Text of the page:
William F. O'Brien
Special to The Sun
It has been said that one of the measures that can be used to judge a society is the way it treats its most vulnerable members. And the treatment that the state of Oklahoma has given to vulnerable children that have been entrusted to the care of the state Department of Human Services has been a source of controversy in recent years and was the subject of a federal lawsuit that alleged DHS had failed to adequately care for those children.
Deborah Smith is the director of the Children Services Division of DHS, and she recently gave a presentation at the Oklahoma District Attorney Council’s Office in Oklahoma City about the plan that is being implemented to improve the state’s child welfare system.
That plan, which is known as the “Pinnacle Plan,” was entered into by DHS as part of the settlement the department reached to end the federal lawsuit. July 1 of last year was the date the program was officially put in place, and it had previously been submitted to and approved by two out-of-state child care experts known as the “co-neutrals” who had to approve it in accordance with the settlement that had been agreed upon.
Smith, who has a master’s degree in social work from the University of Oklahoma, explained the DHS division that she now heads was created as part of that plan. The plan also created what is known as the “Child Welfare Services executive team,” which oversees 27 “Oklahoma District Directors” throughout the state, and Smith explained that each of those directors will be part of a management team that includes seven front-line employees that are assigned to Child Protective Services, Family Centered Services, and Permanency Planning. The team also includes five deputy directors.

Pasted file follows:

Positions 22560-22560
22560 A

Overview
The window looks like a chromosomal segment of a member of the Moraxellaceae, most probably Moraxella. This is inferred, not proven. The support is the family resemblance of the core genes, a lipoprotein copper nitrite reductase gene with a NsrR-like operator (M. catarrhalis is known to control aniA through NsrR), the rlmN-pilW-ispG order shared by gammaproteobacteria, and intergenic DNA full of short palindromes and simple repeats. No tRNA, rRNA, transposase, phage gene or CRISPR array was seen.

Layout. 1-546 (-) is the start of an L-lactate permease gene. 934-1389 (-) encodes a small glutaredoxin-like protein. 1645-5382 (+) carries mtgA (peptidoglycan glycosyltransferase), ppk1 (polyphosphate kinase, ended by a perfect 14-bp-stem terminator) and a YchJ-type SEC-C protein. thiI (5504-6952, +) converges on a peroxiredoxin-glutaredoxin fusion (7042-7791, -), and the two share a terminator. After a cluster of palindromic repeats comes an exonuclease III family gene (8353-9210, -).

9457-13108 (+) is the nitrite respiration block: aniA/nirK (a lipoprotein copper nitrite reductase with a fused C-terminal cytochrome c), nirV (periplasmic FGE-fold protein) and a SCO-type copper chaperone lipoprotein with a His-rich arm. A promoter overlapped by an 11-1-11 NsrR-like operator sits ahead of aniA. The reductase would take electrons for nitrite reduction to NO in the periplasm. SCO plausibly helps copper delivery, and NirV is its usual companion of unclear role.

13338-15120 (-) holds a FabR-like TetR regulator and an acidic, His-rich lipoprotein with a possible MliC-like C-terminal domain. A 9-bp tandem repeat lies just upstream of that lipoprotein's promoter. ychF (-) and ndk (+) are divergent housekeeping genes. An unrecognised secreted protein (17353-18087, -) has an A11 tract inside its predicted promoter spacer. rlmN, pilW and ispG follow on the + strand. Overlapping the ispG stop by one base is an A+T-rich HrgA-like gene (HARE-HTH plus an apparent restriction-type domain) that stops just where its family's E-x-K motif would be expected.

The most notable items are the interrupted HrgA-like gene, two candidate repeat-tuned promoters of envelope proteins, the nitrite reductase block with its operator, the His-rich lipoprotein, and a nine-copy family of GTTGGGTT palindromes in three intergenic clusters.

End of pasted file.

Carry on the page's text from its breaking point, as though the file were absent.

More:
Those office holders’ duties will include traveling to the individual county DHS offices that are in their districts to ensure that the services being provided to children are adequate. Smith explained that over the next several months all of the DHS staff who work with children will receive training and support that will allow them to improve the services that are provided.
In addition, the plan authorized the creation and funding for 100 new child welfare specialist positions, and also increased the salary of those employees who are already employed as child welfare workers. A “competency assessment” has been performed on those new employees before they were assigned a caseload, and it is planned that in time caseloads of each child welfare employee will decrease.
Smith said that ensuring the safety of children is the paramount concern. The department had been criticized for the small number of foster homes and the use of child shelters to house children who had been placed in its custody, and Smith reported that there has been an increase of 116 family foster homes that provide care for some of those children since July of last year. The number of children in shelters has decreased as well.
The monthly stipends received by foster families for the care that they provide to children has been increased in accordance with the plan. Pursuant to the plan, the department issued a “Request for Proposal” for a public-private partnership to encourage the development of foster homes. Smith said that she is committed to insuring that the children entrusted to the department’s care are adequately cared for, and also to working with the district attorneys, courts, law enforcement officials and other community partners who are part of the Oklahoma child welfare system.
WILLIAM F. O’BRIEN is an Oklahoma City attorney.